Dr Connie Wilson

As a BAE Systems Senior Systems Engineer on Type 26, Connie is responsible for the Meteorological and Oceanographic system which collates and analyses the environmental information that the ship is operating in.
Image of Connie Wilson
Connie’s career with BAE Systems actually started in 1998 in Christchurch, Dorset, as a Software Engineer and Human Computer Interface Team Leader on the BOWMAN project - a command and control communication management system which allowed frontline soldiers to maintain tactical radio communication with other Forces. She then moved into a Project Management role for Sampson Radar, a state-of-the-art, multi-function radar for the Type 45 Ship, in 2001.
During this early part of her career, Connie decided to undertake a Doctorate with Bournemouth University and also secured a Chartered Engineer qualification. As part of the Doctorate, Connie looked into ways to resolve knowledge-management issues within BAE Systems using leading-edge technology. Forming a link with Microsoft USA, who visited the site and assisted in the application of the technology, the research was shared across the business to assist in future developments.
Connie made the decision to leave BAE Systems in 2002 to spend time with her family and raise her two daughters. She had always intended to return to a career in STEM soon after having children, however this career break extended to 16 years after her mother was diagnosed with terminal cancer. Connie therefore spent much of this time helping her father to care for her mother, before she sadly passed away in 2016.
After a period of bereavement, Connie started to re-visit the possibility of returning to the world of STEM, and after applying for a number of jobs with no response or feedback, she decided to contact the Institution of Engineering and Technology (IET) for support and was put in touch with Dawn Bonfield MBE, the former Chief Executive at the Women’s Engineering Society (WES).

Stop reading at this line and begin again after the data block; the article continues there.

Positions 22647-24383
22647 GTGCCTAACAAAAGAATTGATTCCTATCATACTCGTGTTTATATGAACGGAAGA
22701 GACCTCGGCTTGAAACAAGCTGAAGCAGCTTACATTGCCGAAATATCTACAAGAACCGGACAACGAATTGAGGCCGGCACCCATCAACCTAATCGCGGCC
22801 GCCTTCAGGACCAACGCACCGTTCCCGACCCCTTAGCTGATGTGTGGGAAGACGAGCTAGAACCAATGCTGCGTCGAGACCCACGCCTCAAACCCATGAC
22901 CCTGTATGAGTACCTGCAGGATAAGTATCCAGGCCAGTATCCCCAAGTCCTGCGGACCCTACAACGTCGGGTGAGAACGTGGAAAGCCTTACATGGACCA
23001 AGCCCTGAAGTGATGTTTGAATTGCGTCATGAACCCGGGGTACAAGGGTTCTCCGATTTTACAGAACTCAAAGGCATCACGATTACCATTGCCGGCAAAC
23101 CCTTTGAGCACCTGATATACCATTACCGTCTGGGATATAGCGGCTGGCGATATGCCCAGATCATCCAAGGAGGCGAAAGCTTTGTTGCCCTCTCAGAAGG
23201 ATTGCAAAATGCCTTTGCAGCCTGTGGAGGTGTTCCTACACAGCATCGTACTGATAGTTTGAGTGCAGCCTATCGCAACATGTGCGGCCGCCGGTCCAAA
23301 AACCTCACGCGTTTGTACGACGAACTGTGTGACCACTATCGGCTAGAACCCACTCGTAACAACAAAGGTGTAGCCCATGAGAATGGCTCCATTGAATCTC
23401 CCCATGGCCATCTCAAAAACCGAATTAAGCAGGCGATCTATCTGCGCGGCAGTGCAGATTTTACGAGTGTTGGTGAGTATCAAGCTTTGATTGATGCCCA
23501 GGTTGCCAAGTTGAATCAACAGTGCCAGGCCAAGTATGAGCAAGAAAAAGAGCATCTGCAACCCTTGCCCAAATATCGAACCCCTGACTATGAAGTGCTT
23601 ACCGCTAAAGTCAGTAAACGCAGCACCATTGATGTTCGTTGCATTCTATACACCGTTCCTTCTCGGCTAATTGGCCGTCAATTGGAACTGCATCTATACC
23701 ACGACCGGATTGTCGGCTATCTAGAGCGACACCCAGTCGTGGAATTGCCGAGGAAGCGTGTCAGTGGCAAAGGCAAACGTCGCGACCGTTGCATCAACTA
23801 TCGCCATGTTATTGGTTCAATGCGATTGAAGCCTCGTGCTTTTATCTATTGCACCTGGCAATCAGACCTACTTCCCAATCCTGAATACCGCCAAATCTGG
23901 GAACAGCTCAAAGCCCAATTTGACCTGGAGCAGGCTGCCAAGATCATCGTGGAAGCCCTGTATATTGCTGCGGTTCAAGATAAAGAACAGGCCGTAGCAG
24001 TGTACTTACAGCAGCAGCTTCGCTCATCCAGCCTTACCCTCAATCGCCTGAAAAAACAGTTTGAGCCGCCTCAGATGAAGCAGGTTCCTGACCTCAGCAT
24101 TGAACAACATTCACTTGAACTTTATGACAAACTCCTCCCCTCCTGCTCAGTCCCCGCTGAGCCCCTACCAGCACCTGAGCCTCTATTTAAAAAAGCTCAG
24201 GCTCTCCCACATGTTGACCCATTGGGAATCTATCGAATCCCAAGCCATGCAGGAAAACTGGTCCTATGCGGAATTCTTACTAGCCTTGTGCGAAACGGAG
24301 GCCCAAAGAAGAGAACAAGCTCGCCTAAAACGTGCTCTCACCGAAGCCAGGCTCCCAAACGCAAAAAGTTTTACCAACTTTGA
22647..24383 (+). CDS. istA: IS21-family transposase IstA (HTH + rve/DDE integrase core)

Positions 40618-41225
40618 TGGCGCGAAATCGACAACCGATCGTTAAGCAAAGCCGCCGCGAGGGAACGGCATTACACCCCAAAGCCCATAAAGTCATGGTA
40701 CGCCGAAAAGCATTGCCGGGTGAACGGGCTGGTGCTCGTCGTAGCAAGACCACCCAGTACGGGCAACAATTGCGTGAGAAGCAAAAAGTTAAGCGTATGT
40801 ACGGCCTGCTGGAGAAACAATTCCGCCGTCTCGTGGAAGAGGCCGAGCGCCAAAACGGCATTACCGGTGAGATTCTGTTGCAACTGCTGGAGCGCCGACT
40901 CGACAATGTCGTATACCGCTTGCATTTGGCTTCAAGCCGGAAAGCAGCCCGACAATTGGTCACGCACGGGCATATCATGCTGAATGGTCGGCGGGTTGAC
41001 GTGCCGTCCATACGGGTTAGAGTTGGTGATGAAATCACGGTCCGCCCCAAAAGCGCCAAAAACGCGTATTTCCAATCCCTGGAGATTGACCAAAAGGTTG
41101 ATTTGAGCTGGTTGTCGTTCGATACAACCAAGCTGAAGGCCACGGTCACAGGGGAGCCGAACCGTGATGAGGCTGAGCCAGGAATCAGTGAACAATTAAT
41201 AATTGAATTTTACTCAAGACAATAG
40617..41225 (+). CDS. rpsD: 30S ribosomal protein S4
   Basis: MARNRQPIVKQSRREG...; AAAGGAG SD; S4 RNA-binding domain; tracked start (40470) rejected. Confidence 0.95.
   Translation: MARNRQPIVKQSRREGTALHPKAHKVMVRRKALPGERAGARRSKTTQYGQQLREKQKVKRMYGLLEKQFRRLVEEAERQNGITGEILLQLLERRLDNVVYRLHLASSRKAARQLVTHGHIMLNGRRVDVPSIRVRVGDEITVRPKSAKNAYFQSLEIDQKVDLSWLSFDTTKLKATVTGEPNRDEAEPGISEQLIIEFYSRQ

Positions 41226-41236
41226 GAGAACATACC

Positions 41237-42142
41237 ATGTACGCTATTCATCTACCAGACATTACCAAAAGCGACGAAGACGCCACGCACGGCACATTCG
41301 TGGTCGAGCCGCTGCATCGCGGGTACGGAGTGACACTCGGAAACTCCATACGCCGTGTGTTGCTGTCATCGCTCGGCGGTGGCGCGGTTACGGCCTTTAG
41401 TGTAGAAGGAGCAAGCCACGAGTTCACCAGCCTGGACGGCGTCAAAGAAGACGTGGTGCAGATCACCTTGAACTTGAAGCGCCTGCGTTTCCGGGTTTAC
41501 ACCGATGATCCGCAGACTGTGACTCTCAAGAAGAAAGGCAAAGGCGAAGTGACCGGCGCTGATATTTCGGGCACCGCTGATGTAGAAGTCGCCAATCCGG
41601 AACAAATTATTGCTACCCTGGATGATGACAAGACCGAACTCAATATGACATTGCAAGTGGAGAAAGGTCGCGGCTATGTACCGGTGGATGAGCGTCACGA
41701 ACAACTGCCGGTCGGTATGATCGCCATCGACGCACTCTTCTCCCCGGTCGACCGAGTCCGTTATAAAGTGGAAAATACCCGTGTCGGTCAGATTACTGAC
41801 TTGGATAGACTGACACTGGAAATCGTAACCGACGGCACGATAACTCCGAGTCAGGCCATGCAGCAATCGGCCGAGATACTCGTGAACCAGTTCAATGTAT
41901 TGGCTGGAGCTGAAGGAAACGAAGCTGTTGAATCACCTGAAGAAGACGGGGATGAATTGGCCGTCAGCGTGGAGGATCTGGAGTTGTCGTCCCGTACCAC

Dawn informed Connie about the various companies that were operating a scheme called ‘Returners to STEM’ and helped distribute her CV to them. This in turn re-connected Connie with BAE Systems, who offered her the role of Senior Systems Engineer on the design and build of Type 26 in January 2018.
Since returning, Connie has become an active STEM Ambassador again, mentoring BAE Systems graduates and apprentices upon joining the business, as well as encouraging and inspiring girls to consider STEM careers.
Connie said: “I would recommend contacting IET and WES for anyone who has had a career break, no matter how long they have been out of their previous STEM role. The Returners to STEM programme and support from IET and WES, thankfully allowed me to apply for my current role with BAE Systems. The personnel involved boosted my confidence, gave me hope and supported me through a difficult time when I could so easily have given up.
“After a significant number of years away from the business, it was great to know that my previous experience was still of value and felt fantastic to be welcomed back to BAE Systems with open arms.  BAE Systems’ sponsorship of the STEM Returners programme encouraged me that I didn’t actually need to secure another academic qualification, as there were many alternatives I could consider.”